London's Jermyn Street to Offer Rarely-Seen 1930s Plays, Including Terence Rattigan's Debut Work
08 Jul 2014
London's Jermyn Street Theatre is to offer a season of three plays, all originally premiered in 1933 and 1934, including Terence Rattigan's debut play, as well as plays by John Van Druten and Mordaunt Shairp.
The season begins with John van Druten's Flowers of the Forest, beginning performances Sept. 23 for a run through Oct. 18. It will be directed by Jermyn Street's artistic director Anthony Biggs. The play is set in London in 1934 and in Sussex from 1914-1916, telling the story of the Jacklyn family torn apart by the Great War. Tackling the issues of how the conflict had a long-lasting and devastating effect on a whole generation, the play is a both a eulogy to those who fell and a testament to those who lived on without them. Van Druten is best known for Bell, Book and Candle and I Am a Camera, his adaptation of Christopher Isherwood's "I Am a Camera."
The season continues with a revival of Terence Rattigan's debut play First Episode, co-authored with Philip Heimann, beginning performances Oct. 28 for a run through Nov. 22. Presented by Primavera and directed by Tom Littler, the play was inspired by events from Rattigan's own time in 1930s Oxford. It tells the story of a movie star's appearance in a student play. The story charts the relationship of best friends Tony and David as their friendship is tested when Tony becomes besotted with the beautiful star Margot Gresham. It is one of the earliest plays to deal explicitly with homosexuality.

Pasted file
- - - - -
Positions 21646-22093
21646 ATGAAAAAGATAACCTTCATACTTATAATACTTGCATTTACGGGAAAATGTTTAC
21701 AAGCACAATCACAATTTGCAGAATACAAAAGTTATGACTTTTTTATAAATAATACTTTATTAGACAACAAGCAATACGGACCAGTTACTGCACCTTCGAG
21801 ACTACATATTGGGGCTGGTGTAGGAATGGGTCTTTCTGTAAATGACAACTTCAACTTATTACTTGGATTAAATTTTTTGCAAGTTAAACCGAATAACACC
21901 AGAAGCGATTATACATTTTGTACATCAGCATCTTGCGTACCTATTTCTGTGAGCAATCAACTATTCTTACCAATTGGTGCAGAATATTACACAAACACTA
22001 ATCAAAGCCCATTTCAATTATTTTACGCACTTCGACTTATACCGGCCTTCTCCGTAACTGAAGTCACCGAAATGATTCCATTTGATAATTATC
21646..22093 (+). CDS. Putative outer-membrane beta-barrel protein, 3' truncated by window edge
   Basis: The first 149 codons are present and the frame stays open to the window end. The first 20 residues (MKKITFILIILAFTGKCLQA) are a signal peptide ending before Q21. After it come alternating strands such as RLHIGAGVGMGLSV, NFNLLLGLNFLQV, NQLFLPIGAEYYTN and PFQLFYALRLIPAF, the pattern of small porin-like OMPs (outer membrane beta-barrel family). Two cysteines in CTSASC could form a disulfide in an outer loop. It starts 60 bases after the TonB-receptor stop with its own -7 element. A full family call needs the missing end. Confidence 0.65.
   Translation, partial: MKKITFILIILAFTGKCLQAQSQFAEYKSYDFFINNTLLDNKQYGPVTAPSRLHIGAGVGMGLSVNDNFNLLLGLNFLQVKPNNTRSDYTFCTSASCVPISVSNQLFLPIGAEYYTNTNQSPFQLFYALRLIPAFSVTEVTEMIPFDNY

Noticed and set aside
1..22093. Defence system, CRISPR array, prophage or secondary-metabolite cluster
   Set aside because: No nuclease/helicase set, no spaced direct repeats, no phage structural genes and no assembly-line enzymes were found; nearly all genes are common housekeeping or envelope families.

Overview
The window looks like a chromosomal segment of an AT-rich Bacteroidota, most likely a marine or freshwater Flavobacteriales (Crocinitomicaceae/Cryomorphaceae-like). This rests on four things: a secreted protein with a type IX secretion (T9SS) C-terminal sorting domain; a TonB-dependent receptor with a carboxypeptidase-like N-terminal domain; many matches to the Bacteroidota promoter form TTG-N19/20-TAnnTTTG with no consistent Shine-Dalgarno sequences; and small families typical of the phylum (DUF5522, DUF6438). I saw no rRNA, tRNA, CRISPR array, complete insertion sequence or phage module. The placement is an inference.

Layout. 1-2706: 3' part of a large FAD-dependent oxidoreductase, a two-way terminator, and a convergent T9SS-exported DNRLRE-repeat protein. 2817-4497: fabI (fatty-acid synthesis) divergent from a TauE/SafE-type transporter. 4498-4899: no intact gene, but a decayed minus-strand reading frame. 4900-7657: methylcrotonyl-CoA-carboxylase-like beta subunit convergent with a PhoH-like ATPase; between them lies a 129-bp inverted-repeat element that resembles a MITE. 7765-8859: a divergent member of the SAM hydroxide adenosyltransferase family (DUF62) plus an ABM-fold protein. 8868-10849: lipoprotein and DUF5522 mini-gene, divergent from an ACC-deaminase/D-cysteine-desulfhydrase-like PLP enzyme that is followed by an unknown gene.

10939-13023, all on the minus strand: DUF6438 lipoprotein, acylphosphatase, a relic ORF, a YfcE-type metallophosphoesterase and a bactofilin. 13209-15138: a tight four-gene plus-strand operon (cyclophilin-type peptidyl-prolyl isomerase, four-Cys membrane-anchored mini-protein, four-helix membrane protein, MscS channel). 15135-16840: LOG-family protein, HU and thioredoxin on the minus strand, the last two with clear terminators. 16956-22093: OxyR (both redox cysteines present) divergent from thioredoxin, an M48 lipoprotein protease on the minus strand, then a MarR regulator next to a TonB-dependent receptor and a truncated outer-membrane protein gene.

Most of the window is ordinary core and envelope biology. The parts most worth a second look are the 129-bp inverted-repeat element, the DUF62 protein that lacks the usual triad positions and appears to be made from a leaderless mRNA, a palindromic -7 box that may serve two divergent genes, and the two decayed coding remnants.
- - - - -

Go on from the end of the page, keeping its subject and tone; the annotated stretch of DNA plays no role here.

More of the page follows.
Finally, Mordaunt Shairp’s The Green Bay Tree will begin performances Nov. 25 for a run through Dec. 20. According to press materials, it is a study of gay desire and control. Telling the story of a beautiful young man as he is forced to choose between the love of his fiancée and the lifestyle of his male mentor, the work is a comedy of manipulation and self-repression. It will be produced by Evergreen Theatrical Productions.